Once again you may skip all different releases. Excellent sound, so take it while you can.

So the bottom line... it was eighth Jethro Ian's masterpiece, the hardest album in Tull's history. George says it's a crap and I says it's a gem. Buy it, listen it and then find George and break his nose (or try to find me and break my nose). Anyway, "Another Christmas Song" and "The Whaler's Dues" are between my all-time Tull's favourites. Rating is eight.

John McFerrin <> (04.03.2000)

To deflate the other comment on this album a bit ...

First off, I will admit that this is better than Crest, mainly because there are no REAL low points like 'Steel Monkey.' BUT, there is a big problem that goes along with that. At least on Crest, Ian occasionally showed a fresh idea or two and at times the album was at least interesting (that's not meant in a good way; while the way he combined synths with generic crappy metal might be a fairly original idea, it was still shitty beyond belief, and the 'interesting' part only comes from wondering how the hell this man could once upon a time have had enough _good_ ideas to make Brick.)

On Rock Island, however, while there is nothing particularly offensive about the album, I can honestly say that, except for the rattlesnakes in the one chorus, not a SINGLE INTERESTING THING happens the entire album. I don't require originality necessarily, but I DO want something that intrigues me enough to keep listening. Island just refuses to do that at ANY point in the whole 50 minutes.

Add it all up, and it gets a 2, just like its predecessor. But, to be fair, it's a high 2, as opposed to Crest's mid-level 2.

Tikhonov Konstantin <> (18.03.2000)

I thought about the wrong side of CD, now I'm thinking about the wrong CD. You can blame on pirates, George, but the miser pays twice.

Philip Maddox <> (27.06.2000)

I gave this a 6 when I reviewed this on the Karn site. I've since listened to it a few times and have come to the following conclusion - I must have been really high on crack when I wrote that. I'm more inclined to agree with you now, George - it's VERY dull. It's not that the whole record is bad, per se (except for 'The Rattlesnake Trail' and 'Big Riff and Mamdo', which suck horribly). It's all just so boring that I usually turn it off about halfway through. I still think 'Ears of Tin' is pretty cool (even though the fast part has the exact same melody as 'Kissing Willie' - did Ian not notice that?). 'Heavy Water' isn't bad, and 'Another Christmas Song' is ok, except for the fact that Ian used a big, booming percussion sound in that song where it clearly doesn't belong. The rest ranges from really mediocre to insanely tedious (That part in the middle of 'The Whaler's Due' when he keeps on chanting "Will you forgive me?" wears out it's welcome, and quick). These songs sound like they could have been good, but Ian just stopped trying. I give it a low 4, and my opinion that this is the worst record Tull ever put out. I'd avoid it unless you're a diehard. And even THEY tend not to like this album much (and I should know, cuz I LOVE Tull). It is a good cure for insomnia, though. Why should I listen to this when Zappa's You Are What You Is is right next to it? But hey, I think Ian had plenty left to say. I really do love Dot Com (despite it's stupid name). This was just a low point.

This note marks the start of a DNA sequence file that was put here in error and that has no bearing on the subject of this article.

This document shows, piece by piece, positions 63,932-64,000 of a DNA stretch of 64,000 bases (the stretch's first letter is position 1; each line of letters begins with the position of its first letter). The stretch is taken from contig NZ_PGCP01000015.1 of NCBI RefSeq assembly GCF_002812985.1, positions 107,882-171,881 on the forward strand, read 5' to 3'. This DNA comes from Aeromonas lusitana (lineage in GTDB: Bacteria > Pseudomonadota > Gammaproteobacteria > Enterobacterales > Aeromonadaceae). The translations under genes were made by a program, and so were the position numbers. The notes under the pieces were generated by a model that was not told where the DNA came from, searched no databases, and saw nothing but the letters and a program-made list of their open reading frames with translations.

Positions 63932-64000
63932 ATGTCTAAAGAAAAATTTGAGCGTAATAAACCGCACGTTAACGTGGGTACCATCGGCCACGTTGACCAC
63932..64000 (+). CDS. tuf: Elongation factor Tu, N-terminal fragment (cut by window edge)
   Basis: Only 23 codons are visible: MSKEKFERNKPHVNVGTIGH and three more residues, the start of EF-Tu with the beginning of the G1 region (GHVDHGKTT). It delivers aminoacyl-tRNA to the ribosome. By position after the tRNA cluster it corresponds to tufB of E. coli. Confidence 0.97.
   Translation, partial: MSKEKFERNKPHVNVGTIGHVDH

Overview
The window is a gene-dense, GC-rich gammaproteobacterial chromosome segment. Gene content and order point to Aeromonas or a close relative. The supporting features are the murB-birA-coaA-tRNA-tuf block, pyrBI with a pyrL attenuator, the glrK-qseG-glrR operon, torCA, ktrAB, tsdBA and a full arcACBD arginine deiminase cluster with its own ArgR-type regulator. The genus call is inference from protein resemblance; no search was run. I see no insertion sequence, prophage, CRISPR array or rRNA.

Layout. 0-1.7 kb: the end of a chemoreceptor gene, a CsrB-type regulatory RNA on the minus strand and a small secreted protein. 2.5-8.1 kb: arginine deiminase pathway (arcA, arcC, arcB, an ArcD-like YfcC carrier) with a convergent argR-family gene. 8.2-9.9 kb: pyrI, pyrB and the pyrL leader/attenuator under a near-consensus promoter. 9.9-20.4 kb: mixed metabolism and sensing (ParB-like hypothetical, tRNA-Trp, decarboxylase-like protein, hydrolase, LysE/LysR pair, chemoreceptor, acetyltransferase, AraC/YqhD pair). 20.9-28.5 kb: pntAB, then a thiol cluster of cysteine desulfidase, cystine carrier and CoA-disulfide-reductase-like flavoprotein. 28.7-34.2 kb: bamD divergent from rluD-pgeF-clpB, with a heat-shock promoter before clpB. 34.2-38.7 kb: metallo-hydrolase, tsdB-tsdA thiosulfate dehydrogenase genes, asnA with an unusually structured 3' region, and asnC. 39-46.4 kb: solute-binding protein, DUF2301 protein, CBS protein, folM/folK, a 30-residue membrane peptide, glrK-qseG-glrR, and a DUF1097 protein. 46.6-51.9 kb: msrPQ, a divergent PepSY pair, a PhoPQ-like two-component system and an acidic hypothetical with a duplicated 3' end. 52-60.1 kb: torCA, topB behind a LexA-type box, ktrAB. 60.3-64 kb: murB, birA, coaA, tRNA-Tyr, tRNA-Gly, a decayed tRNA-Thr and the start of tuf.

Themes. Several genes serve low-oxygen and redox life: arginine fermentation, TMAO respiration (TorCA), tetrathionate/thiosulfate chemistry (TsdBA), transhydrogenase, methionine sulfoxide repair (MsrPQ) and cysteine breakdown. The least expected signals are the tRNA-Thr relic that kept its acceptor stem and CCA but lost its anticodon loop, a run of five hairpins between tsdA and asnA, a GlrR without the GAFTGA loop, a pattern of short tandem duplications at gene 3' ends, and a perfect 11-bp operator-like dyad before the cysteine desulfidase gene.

Jochen Haug <> (17.07.2001)

And this is where, at the tender age of seventeen, I stopped buying Jethro Tull albums. This album is not, mind you, horrible, but it's a totally uninspired, boring rewrite of Crest Of A Knave. Why not give us a rewrite of Heavy Horses at least, Ian? Maybe it was the - albeit marginal - presence of Peter Vettese that inspired Ian to some more crimes against good taste; but then, it's not the arrangements that are to blame here. At least not primarily. There are quite a couple of tracks with really embarrassing lyrics, such as "Undressed To Kill", "The Rattlenake Trail", "Kissing Willie" ("fillet of sole", anyone?), "Big Riff and Mando" and "The Whaler's Dues", and all these songs have zero melodies and dull hard rock arrangements, "Big Riff" being by far the worst offender. "Heavy Water" is a somewhat better, catchier take at the hard 'n' heavy formula, whatever that's worth. The power ballads / epics are nothing exciting either: the title track drags, the Aqualung reference in "Strange Avenues" is an example of tragicomic humour (the good old days will not return), only "Ears Of Tin" has anything like atmosphere, feeling, and melody. If you don't count the ugly mess in the middle. And "Another Christmas Song" is another novelty thing, and it's not without its charms and easily the best track here. Which is not saying much. I hear that some of the later albums are better (Roots and Branches? Or the new one?). But I'am afraid that the time I spent money on Jethro Tull albums is over. I might make an exception for Bursting Out. Someday. Maybe.

(Rating: 4/10)

Alexander Zaitsev <> (30.05.2003)

Hi! It's very funny to read Konstantin Tikhonov's comments.I didn't know he was SO obsessed with JT :)

Anyway Rock Island is'nt a gem. The flaws are evident. 'Kissing Willie' is not a Dylan rip - off. Bob is a decent man and he would never write something like that. "Willie" is an english slang word for,ahem... male genitalia. So I think I needn't explain what the lines "Willie stands and Willie falls" or "Me and Willie just can't help come, when she calls" mean and what the process of "Kissing Willie" is. Now, isn't that an awful song? It is, for such a gifted songwriter as Ian!

Other songs have lyrics ranging from good to excellent, but are lyrics enough to save the album? Perhaps. I adore "Another Christmas Song", IMHO the best song of Tull's "metal period" , but other songs are mediocre at best. 'Whaler's Dues' is horrendous,too:. "Are you with me"- shouts Ian "No"- is my reply :)